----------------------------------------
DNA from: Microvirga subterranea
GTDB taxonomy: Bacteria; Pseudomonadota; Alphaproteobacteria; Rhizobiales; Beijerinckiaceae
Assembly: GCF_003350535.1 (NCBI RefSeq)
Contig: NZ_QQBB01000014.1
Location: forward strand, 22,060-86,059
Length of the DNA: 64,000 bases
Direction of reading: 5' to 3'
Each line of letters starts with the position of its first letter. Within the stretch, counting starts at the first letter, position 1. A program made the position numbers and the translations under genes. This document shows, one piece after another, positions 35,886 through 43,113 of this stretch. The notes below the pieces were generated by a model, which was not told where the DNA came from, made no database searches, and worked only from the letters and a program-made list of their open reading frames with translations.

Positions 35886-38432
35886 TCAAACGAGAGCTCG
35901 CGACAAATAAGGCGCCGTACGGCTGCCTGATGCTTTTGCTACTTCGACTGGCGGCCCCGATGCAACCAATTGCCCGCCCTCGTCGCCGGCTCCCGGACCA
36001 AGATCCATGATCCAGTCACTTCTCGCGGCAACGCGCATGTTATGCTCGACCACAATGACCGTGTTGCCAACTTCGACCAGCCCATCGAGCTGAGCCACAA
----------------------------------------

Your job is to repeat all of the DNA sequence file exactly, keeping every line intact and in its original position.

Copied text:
DNA from: Microvirga subterranea
GTDB taxonomy: Bacteria; Pseudomonadota; Alphaproteobacteria; Rhizobiales; Beijerinckiaceae
Assembly: GCF_003350535.1 (NCBI RefSeq)
Contig: NZ_QQBB01000014.1
Location: forward strand, 22,060-86,059
Length of the DNA: 64,000 bases
Direction of reading: 5' to 3'
Each line of letters starts with the position of its first letter. Within the stretch, counting starts at the first letter, position 1. A program made the position numbers and the translations under genes. This document shows, one piece after another, positions 35,886 through 43,113 of this stretch. The notes below the pieces were generated by a model, which was not told where the DNA came from, made no database searches, and worked only from the letters and a program-made list of their open reading frames with translations.

Positions 35886-38432
35886 TCAAACGAGAGCTCG
35901 CGACAAATAAGGCGCCGTACGGCTGCCTGATGCTTTTGCTACTTCGACTGGCGGCCCCGATGCAACCAATTGCCCGCCCTCGTCGCCGGCTCCCGGACCA
36001 AGATCCATGATCCAGTCACTTCTCGCGGCAACGCGCATGTTATGCTCGACCACAATGACCGTGTTGCCAACTTCGACCAGCCCATCGAGCTGAGCCACAA